Sentinel Reports on Upcoming Bearcat Hearing

Nice to see Kyle Jarvis of the Sentinel has been working on a piece regarding the upcoming Bearcat hearing. Free Keene gets a mention:

The public will likely get a second chance to weigh in on a new armored vehicle for the Keene Police Department.

Last month, the City Council approved a $285,933 federal Homeland Security grant to buy a LENCO BearCat Special Missions Public Safety Vehicle. But some voiced concerns about whether such a vehicle was necessary for a small community, and a 144-signature petition was brought before councilors asking for an additional public hearing.

Mayor Kendall W. Lane accepted the petition as informational — meaning the council didn’t take action on the request — because “it didn’t ask the council to do anything.

“It asked for a public hearing before the full council, but that’s not an appropriate subject for the council to hold a hearing on,” he said.

Now, two councilors say they plan to ask for a hearing, this time at the committee level, which Lane says is an appropriate request that he plans to grant.

The vehicle would be the first of its kind in this part of the state; the closest such vehicle is at least an hour away, Keene police said.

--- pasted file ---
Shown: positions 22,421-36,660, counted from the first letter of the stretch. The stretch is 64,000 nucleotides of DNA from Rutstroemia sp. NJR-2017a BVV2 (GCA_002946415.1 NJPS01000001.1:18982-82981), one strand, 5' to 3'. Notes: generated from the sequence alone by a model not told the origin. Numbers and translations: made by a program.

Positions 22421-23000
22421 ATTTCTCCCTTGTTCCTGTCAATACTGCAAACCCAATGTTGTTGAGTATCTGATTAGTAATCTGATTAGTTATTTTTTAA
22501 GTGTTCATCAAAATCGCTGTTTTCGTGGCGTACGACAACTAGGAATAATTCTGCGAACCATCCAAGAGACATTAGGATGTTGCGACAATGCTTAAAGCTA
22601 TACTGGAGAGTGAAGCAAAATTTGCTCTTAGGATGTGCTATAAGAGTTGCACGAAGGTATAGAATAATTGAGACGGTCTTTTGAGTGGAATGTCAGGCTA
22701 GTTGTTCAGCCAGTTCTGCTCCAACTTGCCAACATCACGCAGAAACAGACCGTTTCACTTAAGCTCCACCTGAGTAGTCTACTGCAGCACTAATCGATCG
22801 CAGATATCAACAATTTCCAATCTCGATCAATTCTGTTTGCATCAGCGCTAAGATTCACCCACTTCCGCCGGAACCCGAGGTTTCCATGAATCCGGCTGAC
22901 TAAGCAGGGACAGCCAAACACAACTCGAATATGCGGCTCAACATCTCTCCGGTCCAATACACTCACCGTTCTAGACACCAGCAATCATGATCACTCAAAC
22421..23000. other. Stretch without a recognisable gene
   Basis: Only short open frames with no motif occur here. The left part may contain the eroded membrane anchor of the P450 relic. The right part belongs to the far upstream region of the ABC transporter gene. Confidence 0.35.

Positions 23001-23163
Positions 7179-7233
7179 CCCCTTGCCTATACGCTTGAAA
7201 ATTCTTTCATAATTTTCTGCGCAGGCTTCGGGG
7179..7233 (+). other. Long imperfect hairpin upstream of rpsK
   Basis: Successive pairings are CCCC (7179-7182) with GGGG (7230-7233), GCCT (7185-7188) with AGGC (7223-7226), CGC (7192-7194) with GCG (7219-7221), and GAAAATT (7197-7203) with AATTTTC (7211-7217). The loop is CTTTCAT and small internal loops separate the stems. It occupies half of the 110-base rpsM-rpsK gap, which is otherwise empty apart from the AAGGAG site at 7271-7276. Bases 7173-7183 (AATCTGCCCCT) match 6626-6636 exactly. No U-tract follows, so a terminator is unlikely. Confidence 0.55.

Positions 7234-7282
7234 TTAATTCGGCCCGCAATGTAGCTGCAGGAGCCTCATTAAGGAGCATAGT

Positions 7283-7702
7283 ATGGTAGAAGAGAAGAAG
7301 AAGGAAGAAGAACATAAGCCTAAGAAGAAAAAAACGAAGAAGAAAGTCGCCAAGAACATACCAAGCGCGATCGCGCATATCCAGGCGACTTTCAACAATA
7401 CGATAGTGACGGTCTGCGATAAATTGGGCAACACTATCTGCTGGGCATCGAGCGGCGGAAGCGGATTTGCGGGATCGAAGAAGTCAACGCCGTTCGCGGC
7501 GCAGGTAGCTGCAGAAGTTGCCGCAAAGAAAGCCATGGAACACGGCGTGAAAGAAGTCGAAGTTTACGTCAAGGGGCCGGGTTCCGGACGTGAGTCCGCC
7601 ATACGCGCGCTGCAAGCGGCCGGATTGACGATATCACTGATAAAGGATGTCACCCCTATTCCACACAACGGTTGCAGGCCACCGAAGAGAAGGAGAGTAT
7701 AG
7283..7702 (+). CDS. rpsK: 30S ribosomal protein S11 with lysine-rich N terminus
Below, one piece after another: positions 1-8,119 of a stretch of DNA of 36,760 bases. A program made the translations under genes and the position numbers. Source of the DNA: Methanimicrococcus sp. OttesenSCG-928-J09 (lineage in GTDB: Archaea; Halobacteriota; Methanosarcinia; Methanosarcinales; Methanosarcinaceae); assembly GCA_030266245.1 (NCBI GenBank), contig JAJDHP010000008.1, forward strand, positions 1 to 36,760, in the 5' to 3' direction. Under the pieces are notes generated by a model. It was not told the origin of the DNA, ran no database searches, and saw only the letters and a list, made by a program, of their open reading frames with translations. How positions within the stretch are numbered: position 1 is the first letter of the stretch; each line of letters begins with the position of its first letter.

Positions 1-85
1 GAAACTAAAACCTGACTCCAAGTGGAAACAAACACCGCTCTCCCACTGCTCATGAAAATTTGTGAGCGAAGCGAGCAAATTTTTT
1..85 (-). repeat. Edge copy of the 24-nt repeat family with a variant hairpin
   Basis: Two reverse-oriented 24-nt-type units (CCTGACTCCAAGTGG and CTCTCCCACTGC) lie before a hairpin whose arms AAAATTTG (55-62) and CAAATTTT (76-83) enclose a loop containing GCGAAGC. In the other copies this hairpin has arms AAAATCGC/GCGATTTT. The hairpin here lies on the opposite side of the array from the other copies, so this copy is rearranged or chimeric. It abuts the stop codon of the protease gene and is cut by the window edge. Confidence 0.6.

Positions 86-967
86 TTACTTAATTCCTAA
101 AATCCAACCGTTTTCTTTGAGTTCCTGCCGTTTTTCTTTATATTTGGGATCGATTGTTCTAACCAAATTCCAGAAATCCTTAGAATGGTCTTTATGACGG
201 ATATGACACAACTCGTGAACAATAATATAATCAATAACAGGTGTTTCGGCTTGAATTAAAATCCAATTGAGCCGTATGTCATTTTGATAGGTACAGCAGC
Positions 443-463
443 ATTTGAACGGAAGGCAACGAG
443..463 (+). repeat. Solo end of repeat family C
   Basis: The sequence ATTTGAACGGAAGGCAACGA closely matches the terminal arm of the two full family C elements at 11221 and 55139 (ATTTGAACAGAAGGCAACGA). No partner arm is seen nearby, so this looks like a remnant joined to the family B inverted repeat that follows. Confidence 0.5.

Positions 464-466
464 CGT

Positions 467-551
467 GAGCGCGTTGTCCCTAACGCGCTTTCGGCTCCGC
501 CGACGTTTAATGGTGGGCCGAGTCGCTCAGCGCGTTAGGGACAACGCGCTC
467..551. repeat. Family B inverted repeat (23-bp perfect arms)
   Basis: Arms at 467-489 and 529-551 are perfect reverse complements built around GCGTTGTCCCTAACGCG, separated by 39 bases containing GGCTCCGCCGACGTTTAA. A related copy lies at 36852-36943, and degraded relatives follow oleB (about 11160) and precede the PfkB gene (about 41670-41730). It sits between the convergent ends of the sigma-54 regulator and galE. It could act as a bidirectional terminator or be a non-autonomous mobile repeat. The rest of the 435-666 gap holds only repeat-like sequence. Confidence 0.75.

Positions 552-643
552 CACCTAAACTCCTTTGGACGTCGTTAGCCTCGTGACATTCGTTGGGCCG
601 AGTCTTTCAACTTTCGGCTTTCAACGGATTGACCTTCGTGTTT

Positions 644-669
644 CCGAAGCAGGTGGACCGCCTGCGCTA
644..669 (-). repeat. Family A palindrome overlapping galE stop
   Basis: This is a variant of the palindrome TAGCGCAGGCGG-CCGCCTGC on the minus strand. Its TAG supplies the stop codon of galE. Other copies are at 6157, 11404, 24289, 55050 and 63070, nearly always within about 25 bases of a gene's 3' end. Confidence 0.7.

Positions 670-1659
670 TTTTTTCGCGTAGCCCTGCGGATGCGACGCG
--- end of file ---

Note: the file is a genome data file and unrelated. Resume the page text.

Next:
They said the vehicle, which comes equipped with thermal imaging, hazardous gas detection and off-road capabilities, would help the department in numerous situations, such as extreme weather events, inspecting suspicious packages, and incidents involving suspects with weapons, police said.

At Thursday night’s meeting of the City Council’s finance committee, a handful of members of the group Free Keene attended, one holding a sign reading “NO BEARCAT.”

During a break in the action, finance committee Chairman Mitchell H. Greenwald informed the Free Keene members that Councilor Terry M. Clark, who cast the only vote in opposition to accepting the grant in December, had requested a public hearing on the matter before the committee and Greenwald said he would support that request.

Clark, who was unsure of how many residents supported his opposition to the vehicle, said he received more than a hundred phone calls and emails from people sharing his opinion after his initial opposition.

“We really should have a hearing because people genuinely feel they were left out of the process,” Clark said Friday.

Greenwald, who still supports purchasing the vehicle, said it’s important the public has a chance to be heard.

“I didn’t think this would be so controversial,” he said. “But if the public wants to be heard, let’s do it.”

Lane isn’t sure there’s a need for a public hearing, but doesn’t mind deferring to the committee on the matter.

“I don’t think it warrants it (a public hearing), but everyone can form their own opinion,” Lane said. “There’s nothing special about this particular vehicle; it’s an ordinary pickup truck with oversized tires and armor.”

Clark said he was surprised when Lane accepted the petition as informational, and by the time he had wrapped his head around it, the item had passed for discussion.

“It started to really bother me that I didn’t speak up,” he said, explaining what led to his written request for a hearing.

u The finance, organization and personnel committee will meet Thursday, Feb. 9, at 5:30 p.m. in City Hall.

Kyle Jarvis can be reached at 352-1234, extension 1433, or

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